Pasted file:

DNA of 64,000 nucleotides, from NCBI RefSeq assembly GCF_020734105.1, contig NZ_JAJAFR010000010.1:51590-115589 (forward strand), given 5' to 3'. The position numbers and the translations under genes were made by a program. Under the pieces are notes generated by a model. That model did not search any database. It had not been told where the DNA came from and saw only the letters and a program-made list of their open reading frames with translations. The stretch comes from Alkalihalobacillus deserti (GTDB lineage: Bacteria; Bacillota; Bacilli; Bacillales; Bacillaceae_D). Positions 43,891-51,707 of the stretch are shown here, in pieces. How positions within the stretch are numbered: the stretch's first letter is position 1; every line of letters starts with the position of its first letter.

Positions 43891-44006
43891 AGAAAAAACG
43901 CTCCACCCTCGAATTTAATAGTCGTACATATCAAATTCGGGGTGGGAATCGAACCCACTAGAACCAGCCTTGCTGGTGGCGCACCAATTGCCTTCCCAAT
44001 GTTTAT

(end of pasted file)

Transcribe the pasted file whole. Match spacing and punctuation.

DNA of 64,000 nucleotides, from NCBI RefSeq assembly GCF_020734105.1, contig NZ_JAJAFR010000010.1:51590-115589 (forward strand), given 5' to 3'. The position numbers and the translations under genes were made by a program. Under the pieces are notes generated by a model. That model did not search any database. It had not been told where the DNA came from and saw only the letters and a program-made list of their open reading frames with translations. The stretch comes from Alkalihalobacillus deserti (GTDB lineage: Bacteria; Bacillota; Bacilli; Bacillales; Bacillaceae_D). Positions 43,891-51,707 of the stretch are shown here, in pieces. How positions within the stretch are numbered: the stretch's first letter is position 1; every line of letters starts with the position of its first letter.

Positions 43891-44006
43891 AGAAAAAACG
43901 CTCCACCCTCGAATTTAATAGTCGTACATATCAAATTCGGGGTGGGAATCGAACCCACTAGAACCAGCCTTGCTGGTGGCGCACCAATTGCCTTCCCAAT
44001 GTTTAT